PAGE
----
Camino de Santiago Day 1: St. Jean Pied de Port to Roncesvalles

And so it begins…my 542-mile walk across Spain on El Camino de Santiago. I am walking the Camino Frances, so named because it starts in France before crossing the Pyrenees into Spain. For the next 30+ days I will walk.

I’m hoping I will also blog, but we’ll see how that goes. In keeping with the title of our blog, I’m not putting pressure on myself. Some days it may just be a few photos, other days it may be nothing at all. Stay tuned.

El Camino de Santiago (The Way of St. James) refers to dozens of ancient routes which criss-cross Europe, converging at the Cathedral in Santiago de Compostela, Spain where the remains of Jesus’ apostle St. James the Elder are believed to lie. Several of these routes traverse France, converging in Saint Jean Pied de Port (literally St. John at the Foot of the Pass), which is where most pilgrims start their Camino today. St. Jean Pied de Port is a beautiful little medieval town, its stucco and stone buildings so simple and pleasing, perfectly framing the Pyrenees to the west, providing a glimpse of the walk – and climb – ahead.

I spent the night in my first albergue (hostels dedicated to providing basic accommodations for pilgrims) near the St. James Gate and began my walk down the cobblestone street this morning thinking about the millions of pilgrims who have preceded me. I stepped into the small church at the bottom of the hill, just before exiting the walled portion of the city to set my intentions for the walk ahead. I felt buoyant as I walked out of town following the signs that bear the scallop shell (the symbol of the Camino).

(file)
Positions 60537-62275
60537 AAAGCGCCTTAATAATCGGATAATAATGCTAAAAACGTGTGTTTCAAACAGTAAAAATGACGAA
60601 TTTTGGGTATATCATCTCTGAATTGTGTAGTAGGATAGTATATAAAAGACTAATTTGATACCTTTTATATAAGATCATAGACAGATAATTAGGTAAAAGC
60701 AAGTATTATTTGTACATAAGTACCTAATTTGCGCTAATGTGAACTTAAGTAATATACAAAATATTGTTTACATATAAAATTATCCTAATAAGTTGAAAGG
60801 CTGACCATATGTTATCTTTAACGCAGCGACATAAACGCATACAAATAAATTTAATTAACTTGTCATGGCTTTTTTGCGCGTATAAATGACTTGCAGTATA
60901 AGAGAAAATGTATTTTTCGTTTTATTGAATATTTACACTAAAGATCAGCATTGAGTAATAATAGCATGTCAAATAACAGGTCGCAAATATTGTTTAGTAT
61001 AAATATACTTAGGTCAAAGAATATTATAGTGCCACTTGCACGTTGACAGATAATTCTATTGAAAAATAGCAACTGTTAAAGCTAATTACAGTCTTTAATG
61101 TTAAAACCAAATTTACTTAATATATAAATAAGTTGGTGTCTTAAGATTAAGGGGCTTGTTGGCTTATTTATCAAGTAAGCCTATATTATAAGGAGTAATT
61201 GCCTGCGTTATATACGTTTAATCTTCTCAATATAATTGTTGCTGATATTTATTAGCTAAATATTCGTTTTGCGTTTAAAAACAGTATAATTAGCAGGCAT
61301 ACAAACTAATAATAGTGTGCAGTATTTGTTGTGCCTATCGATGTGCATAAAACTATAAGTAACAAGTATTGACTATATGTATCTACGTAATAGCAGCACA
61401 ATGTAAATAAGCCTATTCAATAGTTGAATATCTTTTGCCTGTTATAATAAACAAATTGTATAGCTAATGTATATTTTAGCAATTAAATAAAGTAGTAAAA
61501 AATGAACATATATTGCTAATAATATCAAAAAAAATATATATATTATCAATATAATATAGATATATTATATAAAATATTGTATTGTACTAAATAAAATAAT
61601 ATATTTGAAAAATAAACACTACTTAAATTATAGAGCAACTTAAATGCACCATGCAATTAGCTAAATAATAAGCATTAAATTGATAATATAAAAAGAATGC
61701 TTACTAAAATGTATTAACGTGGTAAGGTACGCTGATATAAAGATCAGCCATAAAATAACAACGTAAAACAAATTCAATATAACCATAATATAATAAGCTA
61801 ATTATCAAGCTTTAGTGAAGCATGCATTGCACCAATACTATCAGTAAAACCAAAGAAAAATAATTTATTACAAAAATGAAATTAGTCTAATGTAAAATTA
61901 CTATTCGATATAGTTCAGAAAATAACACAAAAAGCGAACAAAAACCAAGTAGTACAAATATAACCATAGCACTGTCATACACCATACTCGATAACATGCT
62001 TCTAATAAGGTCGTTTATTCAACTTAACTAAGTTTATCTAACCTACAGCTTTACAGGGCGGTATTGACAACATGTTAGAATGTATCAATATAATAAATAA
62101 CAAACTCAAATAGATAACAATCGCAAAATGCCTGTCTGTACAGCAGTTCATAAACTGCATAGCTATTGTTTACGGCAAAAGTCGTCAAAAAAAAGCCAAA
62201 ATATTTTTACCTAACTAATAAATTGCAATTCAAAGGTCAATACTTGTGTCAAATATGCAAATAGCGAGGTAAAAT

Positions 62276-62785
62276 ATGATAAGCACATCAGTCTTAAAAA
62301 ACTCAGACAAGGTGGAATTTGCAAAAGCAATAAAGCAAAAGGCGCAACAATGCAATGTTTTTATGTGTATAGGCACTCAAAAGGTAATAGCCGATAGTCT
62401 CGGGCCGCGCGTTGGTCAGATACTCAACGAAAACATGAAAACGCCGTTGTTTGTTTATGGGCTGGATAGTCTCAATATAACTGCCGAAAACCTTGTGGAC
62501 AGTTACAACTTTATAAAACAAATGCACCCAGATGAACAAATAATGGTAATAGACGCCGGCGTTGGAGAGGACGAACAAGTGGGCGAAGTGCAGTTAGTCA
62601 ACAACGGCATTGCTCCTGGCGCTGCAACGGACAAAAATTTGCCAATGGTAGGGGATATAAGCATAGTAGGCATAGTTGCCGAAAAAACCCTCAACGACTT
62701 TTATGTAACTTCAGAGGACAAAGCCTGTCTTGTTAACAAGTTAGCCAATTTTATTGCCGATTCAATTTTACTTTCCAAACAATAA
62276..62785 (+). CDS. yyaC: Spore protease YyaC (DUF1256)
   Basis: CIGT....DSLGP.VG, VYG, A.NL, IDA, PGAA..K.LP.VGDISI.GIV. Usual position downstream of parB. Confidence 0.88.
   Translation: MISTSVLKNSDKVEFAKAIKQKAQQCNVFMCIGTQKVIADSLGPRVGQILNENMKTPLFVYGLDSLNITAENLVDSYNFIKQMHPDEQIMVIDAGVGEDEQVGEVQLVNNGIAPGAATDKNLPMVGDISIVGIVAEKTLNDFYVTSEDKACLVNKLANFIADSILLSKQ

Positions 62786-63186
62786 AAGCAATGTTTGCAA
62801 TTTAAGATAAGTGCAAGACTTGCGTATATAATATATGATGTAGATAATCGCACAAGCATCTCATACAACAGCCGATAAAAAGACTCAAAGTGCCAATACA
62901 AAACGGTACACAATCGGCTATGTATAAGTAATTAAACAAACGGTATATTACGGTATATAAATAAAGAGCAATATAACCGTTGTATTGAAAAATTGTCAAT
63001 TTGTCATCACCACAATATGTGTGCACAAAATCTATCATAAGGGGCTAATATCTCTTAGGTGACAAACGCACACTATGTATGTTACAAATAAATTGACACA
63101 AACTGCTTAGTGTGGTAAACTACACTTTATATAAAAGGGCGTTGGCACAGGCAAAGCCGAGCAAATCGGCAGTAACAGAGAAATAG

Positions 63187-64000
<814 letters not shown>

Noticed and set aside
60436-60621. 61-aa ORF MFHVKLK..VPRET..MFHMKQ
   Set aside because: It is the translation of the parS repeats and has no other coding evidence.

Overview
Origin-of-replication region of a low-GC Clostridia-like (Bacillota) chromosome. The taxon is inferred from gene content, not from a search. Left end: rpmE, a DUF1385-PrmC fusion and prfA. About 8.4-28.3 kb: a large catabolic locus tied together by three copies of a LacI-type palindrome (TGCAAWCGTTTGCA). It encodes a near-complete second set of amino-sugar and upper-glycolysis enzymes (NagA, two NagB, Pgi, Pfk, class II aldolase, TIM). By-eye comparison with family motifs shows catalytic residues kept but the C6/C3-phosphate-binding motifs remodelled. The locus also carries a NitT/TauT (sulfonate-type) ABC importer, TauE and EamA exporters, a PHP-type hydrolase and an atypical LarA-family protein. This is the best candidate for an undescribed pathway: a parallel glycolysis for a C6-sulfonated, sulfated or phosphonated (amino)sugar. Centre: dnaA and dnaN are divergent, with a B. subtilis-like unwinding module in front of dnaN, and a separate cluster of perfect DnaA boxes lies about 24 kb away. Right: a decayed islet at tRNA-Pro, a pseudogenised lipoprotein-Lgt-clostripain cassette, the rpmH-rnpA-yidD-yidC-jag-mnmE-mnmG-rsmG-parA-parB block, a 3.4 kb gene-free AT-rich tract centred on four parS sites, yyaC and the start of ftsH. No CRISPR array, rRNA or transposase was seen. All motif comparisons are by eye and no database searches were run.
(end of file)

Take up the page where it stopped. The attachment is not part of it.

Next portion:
The first day of the Camino Frances is considered the most difficult because of the elevational challenge of the mountains. I walked the lower route; the higher route (the “Route Napoleon”) is closed until next week due to snow. Even so, I climbed about 2,100 feet, most of which was at the end of the day. I walked through small villages,  each with a few white-washed shuttered houses and a church.

A head wind blew for much of the day, which was refreshing at first, but became frigid and tedious as I crested the mountains at Ibañeta just before reaching my destination for the night, Roncesvalles.

So now I am sitting in my bed, exhausted, but excited to sleep in a monastery.

Today I walked 15.25 miles.

4 thoughts on “Camino de Santiago Day 1: St. Jean Pied de Port to Roncesvalles

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